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How Awe Can Transform Our Lives

Jul 31, 2020 09:30AM ● By Jonah Paquette
Man standing in flower field with arms raised to sky

Pindyurin Vasily/Shutterstock.com

What do you feel when you gaze up at the night sky, listen to a soul-stirring piece of music or witness an act of great courage or inspiration? What happens in your body, and what emotions arise, when you come face-to-face with these sorts of moments? This feeling—often complete with goosebumps and a shiver down the spine—is known as awe. And as it turns out, this underappreciated and often misunderstood emotion just might hold the key to a happy, meaningful and healthy life. 

Although we might think of awe as a rare experience, awe-inspiring moments are all around us. We don’t have to climb to the summit of Mount Everest or stand atop the Eiffel Tower to reap the many benefits of awe. Instead, we can learn to notice the changing colors of the leaves, truly see the joy in a child’s eyes or allow ourselves to be uplifted by the kindness of a stranger. When we do, it not only feels good in the moment—it actually can change life in lasting and profound ways. In fact, cutting-edge research has shown that awe holds many benefits, ranging from improved mental health, stronger immune systems, increased compassion, strengthened social bonds and much more. In short, the moments that make us go, “Wow!” can be the very moments that lastingly change our lives for the better. 

Here are some ways we can find more awe in our daily life: 

Seek out nature: Connect to the natural world, even by just visiting a local park, and notice the beauty all around.

Appreciate the good: Slow down and appreciate the small stuff—the aroma of morning coffee, time with loved ones, having a roof over our heads or even just the breath. 

Look for inspiration: The current challenges around the world have also shown some of the best of humanity. Spend time learning about the people making a difference and experience a sense of awe through their courage.

Expand the mind: Learning about mind-expanding topics like astronomy, the human brain or anything else that captures the imagination can be a great way to harness a feeling of awe.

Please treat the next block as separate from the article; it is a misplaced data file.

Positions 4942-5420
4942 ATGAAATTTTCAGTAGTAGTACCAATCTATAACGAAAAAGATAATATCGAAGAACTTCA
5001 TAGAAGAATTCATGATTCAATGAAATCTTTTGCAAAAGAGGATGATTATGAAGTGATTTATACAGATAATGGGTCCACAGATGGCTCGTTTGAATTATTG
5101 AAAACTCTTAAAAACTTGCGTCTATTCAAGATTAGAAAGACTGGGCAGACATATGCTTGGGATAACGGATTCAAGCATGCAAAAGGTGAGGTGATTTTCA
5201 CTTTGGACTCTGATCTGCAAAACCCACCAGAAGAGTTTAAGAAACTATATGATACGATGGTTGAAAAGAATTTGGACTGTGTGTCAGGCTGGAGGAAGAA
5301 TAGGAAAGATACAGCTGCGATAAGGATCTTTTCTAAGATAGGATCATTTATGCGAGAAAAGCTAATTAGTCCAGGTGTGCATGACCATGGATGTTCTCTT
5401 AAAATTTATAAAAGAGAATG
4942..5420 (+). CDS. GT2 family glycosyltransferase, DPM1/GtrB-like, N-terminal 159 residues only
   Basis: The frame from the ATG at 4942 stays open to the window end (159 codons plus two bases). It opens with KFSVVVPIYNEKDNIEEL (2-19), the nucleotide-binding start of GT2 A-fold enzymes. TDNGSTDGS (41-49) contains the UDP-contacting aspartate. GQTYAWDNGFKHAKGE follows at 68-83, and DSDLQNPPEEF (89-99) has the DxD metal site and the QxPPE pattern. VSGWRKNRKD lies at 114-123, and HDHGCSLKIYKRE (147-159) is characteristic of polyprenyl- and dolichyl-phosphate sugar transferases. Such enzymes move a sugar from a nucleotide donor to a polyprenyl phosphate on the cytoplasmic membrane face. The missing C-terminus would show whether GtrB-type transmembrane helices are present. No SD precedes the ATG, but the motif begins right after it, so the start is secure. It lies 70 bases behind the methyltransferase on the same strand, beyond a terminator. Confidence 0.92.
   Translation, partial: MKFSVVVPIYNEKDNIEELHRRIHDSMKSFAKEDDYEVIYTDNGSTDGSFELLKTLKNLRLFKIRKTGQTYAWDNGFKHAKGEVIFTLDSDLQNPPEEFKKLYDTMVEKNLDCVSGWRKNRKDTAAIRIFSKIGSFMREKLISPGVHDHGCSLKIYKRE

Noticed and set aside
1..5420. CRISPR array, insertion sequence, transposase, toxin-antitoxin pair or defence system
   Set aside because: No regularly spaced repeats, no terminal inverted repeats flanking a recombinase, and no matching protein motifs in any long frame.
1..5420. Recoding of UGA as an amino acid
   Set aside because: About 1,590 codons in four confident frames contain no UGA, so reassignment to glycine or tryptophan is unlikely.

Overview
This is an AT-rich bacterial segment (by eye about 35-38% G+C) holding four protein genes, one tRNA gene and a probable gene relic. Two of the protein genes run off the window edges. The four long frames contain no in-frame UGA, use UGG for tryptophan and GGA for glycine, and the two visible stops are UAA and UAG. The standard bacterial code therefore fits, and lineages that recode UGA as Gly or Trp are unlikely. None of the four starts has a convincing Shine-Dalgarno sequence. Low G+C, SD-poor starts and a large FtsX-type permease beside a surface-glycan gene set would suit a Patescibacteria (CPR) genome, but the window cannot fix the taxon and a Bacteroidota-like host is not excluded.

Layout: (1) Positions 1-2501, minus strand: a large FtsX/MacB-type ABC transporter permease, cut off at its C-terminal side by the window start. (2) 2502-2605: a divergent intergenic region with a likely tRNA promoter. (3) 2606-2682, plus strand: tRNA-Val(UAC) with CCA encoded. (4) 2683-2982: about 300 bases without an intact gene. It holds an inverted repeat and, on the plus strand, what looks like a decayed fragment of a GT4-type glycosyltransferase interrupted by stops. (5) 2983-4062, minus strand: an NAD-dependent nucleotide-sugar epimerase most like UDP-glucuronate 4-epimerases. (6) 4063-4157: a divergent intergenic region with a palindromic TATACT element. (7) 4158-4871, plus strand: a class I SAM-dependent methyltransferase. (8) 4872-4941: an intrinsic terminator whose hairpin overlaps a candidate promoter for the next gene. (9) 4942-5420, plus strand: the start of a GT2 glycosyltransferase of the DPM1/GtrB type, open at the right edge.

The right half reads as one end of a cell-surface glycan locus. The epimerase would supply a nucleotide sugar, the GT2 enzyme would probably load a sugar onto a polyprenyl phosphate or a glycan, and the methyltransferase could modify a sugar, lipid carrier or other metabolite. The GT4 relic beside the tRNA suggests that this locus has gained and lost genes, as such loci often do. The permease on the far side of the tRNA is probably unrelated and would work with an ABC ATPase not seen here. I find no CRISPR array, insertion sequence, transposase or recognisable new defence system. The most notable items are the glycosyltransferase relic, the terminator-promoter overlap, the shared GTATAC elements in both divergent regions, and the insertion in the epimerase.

Foster connection: The next time we’re with the people we love, take a moment to appreciate how awe-inspiring it is to have the capacity to love and forge bonds the way that we do.


Jonah Paquette is a psychologist, author and international speaker specializing in the science of happiness and well-being. His newest book, Awestruck, explores how moments of awe and wonder can transform our lives.
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Global Brief: Natural Thinking Spending Time in Nature Increases Cognitive Performance
More of our time is spent indoors than ever before. One of the ways by which nature may improve cognitive function (i.e. the acquisition of and goal-oriented use of knowledge) is by improving memory formation and recall, specifically that of short-term or working memory, and goal-oriented or directed attention; the kind that requires focused effort. By comparing and contrasting 13 studies, a team of researchers has shed light on this complex interaction in research published in Frontiers in Psychology. The studies used the backwards digit span task, which requires participants to invert a series of numbers and repeat them back. All demonstrated significantly improved cognition in nature as compared to urban environments. The benefits of studies like this are two-fold: not only are we learning more about how the brain interacts with its environment, but also how to leverage this interaction to lead healthier, more productive and happier lives.
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